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I have a MySQL query that is running very slowly because it's not using an index on the join key. What is wrong with my table structure that the optimizer is not using the index?

mysql> EXPLAIN SELECT *  FROM indicator_performance_averages
LEFT OUTER JOIN `prof` ON (`prof`.`symbol` = indicator_performance_averages.`symbol`) 
WHERE (indicator_performance_averages.`symbol` = 'ZCN13');
+----+-------------+--------------------------------+-------+---------------+------------+---------+-------+---------+-------+
| id | select_type | table                          | type  | possible_keys | key        | key_len | ref   | rows    | Extra |
+----+-------------+--------------------------------+-------+---------------+------------+---------+-------+---------+-------+
|  1 | SIMPLE      | indicator_performance_averages | const | idx_symbol    | idx_symbol | 98      | const |       1 |       |
|  1 | SIMPLE      | prof                           | ALL   | NULL          | NULL       | NULL    | NULL  | 1102075 |       |
+----+-------------+--------------------------------+-------+---------------+------------+---------+-------+---------+-------+

mysql> DESCRIBE indicator_performance_averages;
+--------------------+------------------+------+-----+---------+----------------+
| Field              | Type             | Null | Key | Default | Extra          |
+--------------------+------------------+------+-----+---------+----------------+
| id                 | int(11) unsigned | NO   | PRI | NULL    | auto_increment |
| symbol             | varchar(32)      | NO   | UNI | NULL    |                |
| date               | date             | YES  |     | NULL    |                |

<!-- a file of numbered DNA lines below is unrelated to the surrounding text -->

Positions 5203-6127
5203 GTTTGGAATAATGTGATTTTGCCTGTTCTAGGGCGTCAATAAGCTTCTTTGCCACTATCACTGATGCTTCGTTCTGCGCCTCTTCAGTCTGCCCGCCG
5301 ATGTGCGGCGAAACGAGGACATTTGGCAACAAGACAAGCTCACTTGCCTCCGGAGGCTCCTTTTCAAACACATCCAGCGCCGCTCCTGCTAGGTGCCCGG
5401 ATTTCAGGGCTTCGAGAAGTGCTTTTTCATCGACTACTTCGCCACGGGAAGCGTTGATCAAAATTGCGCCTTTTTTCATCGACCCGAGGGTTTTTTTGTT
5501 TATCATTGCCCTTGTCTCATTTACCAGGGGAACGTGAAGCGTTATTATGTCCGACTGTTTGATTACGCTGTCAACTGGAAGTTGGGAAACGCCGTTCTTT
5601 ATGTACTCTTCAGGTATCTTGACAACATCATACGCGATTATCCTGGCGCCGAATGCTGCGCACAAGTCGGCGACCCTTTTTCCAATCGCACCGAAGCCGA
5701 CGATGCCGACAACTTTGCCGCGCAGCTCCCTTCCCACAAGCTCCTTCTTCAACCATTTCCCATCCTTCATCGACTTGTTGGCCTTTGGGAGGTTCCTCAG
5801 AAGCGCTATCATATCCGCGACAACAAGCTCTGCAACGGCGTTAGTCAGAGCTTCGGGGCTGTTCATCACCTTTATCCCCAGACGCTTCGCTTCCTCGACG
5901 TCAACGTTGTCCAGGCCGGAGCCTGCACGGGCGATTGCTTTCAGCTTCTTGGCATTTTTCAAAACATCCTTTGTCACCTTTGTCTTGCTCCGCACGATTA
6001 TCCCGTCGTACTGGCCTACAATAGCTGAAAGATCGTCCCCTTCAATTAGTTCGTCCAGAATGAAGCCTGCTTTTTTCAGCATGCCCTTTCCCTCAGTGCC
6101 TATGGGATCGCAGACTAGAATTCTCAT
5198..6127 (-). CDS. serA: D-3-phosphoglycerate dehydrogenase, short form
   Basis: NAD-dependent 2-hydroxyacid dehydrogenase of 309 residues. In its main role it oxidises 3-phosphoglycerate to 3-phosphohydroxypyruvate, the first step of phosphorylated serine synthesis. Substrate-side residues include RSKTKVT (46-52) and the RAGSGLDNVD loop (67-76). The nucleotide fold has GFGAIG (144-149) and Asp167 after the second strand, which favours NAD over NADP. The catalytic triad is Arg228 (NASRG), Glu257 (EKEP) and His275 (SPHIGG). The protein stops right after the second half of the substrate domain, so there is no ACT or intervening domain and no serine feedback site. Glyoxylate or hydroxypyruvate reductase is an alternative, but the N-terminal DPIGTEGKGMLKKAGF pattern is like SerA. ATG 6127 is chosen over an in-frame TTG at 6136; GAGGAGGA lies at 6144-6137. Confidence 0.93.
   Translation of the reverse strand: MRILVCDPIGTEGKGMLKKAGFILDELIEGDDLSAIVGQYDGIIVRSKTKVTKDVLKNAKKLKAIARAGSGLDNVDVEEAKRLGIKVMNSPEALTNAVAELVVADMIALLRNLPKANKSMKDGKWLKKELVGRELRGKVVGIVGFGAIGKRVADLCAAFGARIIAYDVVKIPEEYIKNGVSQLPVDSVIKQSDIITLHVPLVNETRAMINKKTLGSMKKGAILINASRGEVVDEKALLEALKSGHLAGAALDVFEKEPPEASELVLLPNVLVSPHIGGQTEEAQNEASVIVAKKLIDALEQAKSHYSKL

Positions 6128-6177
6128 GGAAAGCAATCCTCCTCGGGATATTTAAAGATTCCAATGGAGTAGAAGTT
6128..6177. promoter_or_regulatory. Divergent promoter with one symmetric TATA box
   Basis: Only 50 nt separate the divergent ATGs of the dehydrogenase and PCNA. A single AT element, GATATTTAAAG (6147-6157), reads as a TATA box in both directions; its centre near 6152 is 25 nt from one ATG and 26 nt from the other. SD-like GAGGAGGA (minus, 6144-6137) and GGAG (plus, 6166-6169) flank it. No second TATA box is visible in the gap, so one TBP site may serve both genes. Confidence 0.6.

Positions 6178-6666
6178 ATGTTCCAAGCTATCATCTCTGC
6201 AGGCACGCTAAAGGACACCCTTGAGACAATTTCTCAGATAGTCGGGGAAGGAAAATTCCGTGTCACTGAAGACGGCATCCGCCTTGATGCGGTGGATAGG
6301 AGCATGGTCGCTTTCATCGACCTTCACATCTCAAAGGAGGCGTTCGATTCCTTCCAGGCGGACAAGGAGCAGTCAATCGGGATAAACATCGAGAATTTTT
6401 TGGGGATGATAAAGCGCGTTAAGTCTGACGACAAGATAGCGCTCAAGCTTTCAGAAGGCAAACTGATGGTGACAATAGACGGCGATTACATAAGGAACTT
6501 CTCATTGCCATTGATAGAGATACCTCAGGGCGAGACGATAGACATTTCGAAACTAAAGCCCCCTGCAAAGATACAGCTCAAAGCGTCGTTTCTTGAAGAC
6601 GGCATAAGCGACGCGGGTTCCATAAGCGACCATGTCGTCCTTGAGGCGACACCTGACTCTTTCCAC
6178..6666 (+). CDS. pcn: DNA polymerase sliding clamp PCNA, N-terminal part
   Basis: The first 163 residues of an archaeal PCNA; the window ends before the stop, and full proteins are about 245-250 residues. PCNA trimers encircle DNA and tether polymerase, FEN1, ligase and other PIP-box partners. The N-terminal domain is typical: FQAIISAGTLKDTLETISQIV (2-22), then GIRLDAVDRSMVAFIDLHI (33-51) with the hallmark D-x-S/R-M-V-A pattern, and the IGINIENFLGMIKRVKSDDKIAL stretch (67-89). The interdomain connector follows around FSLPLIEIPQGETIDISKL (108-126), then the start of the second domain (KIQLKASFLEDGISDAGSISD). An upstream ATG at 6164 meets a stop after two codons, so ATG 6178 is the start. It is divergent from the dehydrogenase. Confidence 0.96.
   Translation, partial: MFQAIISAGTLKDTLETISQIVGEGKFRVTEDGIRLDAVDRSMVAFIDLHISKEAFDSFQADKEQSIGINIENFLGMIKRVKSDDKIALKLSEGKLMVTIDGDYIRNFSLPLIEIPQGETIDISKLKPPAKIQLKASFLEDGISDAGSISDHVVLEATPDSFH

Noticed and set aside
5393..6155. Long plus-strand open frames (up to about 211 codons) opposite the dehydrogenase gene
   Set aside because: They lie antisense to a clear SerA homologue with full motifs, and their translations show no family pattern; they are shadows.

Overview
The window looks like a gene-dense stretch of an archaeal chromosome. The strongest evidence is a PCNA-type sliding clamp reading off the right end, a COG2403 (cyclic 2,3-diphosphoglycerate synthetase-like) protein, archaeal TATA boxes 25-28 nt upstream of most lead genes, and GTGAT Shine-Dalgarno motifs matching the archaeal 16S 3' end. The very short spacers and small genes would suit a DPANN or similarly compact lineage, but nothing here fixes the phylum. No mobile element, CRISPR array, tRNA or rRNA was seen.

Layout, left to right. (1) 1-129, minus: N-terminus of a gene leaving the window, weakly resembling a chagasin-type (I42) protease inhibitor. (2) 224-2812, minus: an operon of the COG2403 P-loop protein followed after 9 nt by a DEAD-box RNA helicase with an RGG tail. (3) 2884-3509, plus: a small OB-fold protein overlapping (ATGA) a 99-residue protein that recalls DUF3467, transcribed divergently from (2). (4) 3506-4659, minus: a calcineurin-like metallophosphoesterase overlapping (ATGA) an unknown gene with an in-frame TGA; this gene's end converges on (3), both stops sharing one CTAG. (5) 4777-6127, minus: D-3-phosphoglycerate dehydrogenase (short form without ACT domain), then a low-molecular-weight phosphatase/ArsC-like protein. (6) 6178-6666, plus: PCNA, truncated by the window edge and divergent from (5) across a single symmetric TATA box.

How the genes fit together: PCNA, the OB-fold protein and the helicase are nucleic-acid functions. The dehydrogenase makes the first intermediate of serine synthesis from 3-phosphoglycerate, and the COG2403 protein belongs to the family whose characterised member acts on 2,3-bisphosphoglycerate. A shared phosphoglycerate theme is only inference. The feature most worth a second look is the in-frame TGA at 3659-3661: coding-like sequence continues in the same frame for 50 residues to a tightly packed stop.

| last_update        | timestamp        | YES  |     | NULL    |                |
+--------------------+------------------+------+-----+---------+----------------+

mysql> DESCRIBE prof;
+---------------+---------------------+------+-----+---------------------+----------------+
| Field         | Type                | Null | Key | Default             | Extra          |
+---------------+---------------------+------+-----+---------------------+----------------+
| id            | bigint(20) unsigned | NO   | PRI | NULL                | auto_increment |
| symbol        | varchar(32)         | NO   | UNI | NULL                |                |
| name          | varchar(128)        | NO   |     | NULL                |                |
| lastupdate    | datetime            | NO   |     | 0000-00-00 00:00:00 |                |
+---------------+---------------------+------+-----+---------------------+----------------+

EDIT: Adding SHOW CREATE TABLE for both tables:

CREATE TABLE `indicator_performance_averages` (
  `id` int(11) unsigned NOT NULL auto_increment,
  `symbol` varchar(32) character set utf8 NOT NULL,
  `date` date default NULL,
  `last_update` timestamp NULL default NULL,
  PRIMARY KEY  (`id`),
  UNIQUE KEY `idx_symbol` (`symbol`)
) ENGINE=InnoDB AUTO_INCREMENT=6719 DEFAULT CHARSET=latin1